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Common Core – Teaching Emotional Intelligence?

September 20, 2013 at 5:00 am / by

About Macey France

Oregon PolitiChick Macey France is co-founder of the Stop Common Core in Oregon and is working with parents across the state to educate and help them to learn how to advocate for their children's education.… More
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An article was recently published by the New York Times entitled Can Emotional Intelligence Be Taught?  Like everything in the United States’ education system lately, we aren’t just going to ponder this question we’re going to mess around with kids’ emotions and try to figure it out! It might make some emotional Frankensteins and all but it will definitely make for some great data to analyze, won’t it?

Let me back up and give you the premise of the article. It’s difficult for me, as I’m sure it will be for most of the parents out there who don’t buy into psycho-babble, to actually put this article into plain and simple words.

There are foundations out there, such as George Lucas’s Edutopia who believe that kids are not inherently born with the ability to cope or the inability to cope well with social or emotional situations. They believe that by effecting policy change to funnel money into schools to support the teaching of emotional intelligence is a great opportunity to help children.

In fact, the state of Illinois, in 2003, passed a bill to make social and emotional learning a part of school curriculum.

Let’s take a look at how this might look in the classroom, as shown to us in the article published in the New York Times.

A teacher sits his or her students down in a circle and asks them if there is anything that has happened recently at home or at school that has bothered them.

A student reluctantly tells the story of his mom being pre-occupied with her cell phone and yelling at him for interruptions. Now, sad as this may be, because we as adults forget how a child perceives things, it’s not earth shatteringly abusive.

The teacher then guides the child to a correct response to his mother by pretending to be the mother and berating the child to provoke a response.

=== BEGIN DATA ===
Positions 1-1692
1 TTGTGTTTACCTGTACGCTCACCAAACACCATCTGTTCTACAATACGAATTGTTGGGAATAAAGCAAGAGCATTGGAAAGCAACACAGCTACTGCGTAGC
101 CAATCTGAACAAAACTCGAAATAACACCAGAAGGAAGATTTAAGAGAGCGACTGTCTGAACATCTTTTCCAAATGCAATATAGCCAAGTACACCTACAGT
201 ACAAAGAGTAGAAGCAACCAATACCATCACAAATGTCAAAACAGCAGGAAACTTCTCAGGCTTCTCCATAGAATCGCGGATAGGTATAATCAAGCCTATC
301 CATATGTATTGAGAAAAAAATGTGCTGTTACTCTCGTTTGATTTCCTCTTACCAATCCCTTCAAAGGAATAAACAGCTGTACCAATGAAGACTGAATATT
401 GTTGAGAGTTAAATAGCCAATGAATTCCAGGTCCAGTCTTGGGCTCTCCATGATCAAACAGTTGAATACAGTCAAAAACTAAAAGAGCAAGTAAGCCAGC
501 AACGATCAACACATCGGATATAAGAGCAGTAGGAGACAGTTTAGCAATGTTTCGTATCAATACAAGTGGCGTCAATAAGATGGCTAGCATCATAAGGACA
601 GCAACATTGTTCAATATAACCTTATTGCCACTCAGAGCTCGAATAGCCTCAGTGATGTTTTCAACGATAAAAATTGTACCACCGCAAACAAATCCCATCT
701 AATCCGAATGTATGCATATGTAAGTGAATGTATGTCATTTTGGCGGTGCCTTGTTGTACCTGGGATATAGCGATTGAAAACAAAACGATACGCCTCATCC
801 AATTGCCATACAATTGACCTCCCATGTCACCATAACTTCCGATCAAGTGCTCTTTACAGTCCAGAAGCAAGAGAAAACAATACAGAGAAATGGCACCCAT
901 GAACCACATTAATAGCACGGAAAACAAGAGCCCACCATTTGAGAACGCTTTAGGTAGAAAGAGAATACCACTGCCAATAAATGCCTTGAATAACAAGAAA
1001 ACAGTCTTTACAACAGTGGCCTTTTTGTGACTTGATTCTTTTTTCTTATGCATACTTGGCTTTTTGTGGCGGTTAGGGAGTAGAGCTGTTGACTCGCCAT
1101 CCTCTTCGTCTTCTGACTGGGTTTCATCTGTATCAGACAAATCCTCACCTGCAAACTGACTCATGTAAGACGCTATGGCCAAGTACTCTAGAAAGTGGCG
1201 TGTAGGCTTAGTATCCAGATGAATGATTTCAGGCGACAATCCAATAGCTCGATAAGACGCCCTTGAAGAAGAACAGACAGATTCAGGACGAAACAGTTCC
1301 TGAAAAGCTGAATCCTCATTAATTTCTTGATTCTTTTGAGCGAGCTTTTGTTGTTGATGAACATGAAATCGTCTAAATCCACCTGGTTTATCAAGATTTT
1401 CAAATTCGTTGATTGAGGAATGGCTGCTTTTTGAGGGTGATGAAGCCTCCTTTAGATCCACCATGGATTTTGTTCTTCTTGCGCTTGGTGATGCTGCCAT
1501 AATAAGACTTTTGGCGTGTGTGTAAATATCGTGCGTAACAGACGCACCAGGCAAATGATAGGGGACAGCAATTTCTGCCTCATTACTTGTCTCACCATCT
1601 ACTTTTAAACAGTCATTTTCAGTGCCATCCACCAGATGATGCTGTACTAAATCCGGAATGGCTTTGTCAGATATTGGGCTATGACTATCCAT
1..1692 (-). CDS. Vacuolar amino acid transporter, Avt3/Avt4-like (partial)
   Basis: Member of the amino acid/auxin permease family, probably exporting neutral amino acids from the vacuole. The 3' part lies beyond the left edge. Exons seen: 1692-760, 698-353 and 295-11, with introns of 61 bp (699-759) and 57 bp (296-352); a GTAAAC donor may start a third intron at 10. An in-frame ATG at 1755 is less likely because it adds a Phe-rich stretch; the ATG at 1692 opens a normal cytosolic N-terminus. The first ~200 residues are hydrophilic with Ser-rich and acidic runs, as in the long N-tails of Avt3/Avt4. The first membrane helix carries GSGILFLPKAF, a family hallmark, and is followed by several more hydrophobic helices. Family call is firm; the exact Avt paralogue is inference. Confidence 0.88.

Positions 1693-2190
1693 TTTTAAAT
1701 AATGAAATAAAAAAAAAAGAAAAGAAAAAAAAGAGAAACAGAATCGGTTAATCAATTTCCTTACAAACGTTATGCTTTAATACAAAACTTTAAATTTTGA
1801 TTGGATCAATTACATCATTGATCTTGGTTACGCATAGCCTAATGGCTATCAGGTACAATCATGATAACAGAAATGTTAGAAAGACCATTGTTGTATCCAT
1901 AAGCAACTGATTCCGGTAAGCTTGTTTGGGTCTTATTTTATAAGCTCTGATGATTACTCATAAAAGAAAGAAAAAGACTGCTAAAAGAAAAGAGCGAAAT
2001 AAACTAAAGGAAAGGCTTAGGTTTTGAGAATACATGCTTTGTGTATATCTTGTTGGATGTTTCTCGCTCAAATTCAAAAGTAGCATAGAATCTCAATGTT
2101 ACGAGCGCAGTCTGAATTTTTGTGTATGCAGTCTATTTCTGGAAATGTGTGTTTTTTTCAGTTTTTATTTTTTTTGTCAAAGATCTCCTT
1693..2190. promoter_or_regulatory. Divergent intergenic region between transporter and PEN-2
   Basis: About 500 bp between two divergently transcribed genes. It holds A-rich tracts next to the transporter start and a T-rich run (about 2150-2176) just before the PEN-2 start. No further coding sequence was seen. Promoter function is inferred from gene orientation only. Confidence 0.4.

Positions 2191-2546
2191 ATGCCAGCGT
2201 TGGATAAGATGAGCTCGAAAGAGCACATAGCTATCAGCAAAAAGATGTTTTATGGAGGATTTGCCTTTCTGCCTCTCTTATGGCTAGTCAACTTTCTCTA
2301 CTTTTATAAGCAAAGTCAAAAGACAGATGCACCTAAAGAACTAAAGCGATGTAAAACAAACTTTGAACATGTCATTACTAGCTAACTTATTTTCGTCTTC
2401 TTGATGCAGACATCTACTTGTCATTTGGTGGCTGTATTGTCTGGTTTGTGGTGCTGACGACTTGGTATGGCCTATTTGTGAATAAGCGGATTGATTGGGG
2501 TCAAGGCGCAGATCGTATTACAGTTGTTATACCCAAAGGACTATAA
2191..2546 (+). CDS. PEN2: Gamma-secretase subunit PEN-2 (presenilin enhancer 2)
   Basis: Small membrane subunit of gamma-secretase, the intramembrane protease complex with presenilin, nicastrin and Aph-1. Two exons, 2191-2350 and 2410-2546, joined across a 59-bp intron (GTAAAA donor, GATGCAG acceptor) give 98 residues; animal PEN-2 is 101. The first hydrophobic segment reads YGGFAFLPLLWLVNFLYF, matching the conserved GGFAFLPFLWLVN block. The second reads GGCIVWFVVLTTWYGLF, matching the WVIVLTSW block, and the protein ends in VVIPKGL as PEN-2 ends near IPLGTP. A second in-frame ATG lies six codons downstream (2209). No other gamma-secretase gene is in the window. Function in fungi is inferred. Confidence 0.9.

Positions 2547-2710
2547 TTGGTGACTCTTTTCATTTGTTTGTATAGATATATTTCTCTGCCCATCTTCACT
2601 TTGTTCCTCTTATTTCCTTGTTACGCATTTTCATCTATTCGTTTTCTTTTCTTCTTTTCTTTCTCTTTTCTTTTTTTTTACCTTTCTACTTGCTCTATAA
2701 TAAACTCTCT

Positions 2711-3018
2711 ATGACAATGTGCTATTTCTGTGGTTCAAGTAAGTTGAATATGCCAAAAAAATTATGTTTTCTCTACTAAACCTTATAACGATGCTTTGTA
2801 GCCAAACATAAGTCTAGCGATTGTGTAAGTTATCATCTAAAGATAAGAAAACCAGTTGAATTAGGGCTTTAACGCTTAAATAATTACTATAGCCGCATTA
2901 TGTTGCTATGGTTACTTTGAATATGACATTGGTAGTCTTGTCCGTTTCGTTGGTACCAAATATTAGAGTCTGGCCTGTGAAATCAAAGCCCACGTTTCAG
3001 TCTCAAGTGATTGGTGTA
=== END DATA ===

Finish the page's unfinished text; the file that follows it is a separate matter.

Reading through the rest of the article with references to research, anecdotes from therapists and the theories of John Dewey was very difficult for someone like myself who has literally spent the last six months of my life deeply entrenched in all things relating to Common Core and data mining; especially the very personal aspects of the data collected on a child’s social and emotional position.

So let’s talk about John Dewey for a second. In the late 19th century, Dewey, a philosopher, argued against the development of purely vocational elementary schools. He insisted that the true purpose of schooling was to train a child in habits of the mind, including plasticity, or the ability to take new information and be changed by it. 

Does it sound like Dewey is basically saying that you can manipulate a child’s emotions? I believe it does.  As a parent that should scare you. Because teachers often times spend more time with your child then you, as a parent, are able to spend with them.

John Dewey says this in his missive, “My Pedagogic Creed.”

I believe, therefore, that the true center of correlation on the school subjects is not science, nor literature, nor history, nor geography, but the child’s own social activities.”

I’ll put it simply: John Dewey thought that school was to teach children to collaborate, to work together, and be part of the group. Individuality is important, you say? Not according to Dewey.

How frightening that social-emotional learning takes Dewey’s reckless theory even further, suggesting emotions, not just the correct ones, are changeable if properly manipulated.

Viewing this topic from a Common Core data mining point of view it’s easy to imagine a teacher hearing the small boy’s story of his mom being pre-occupied with her cell phone as a sort of neglect and putting that in the child’s file.

Let’s go another step and remember that the child’s educational file is linked to every other government agency in the state and ultimately the federal government.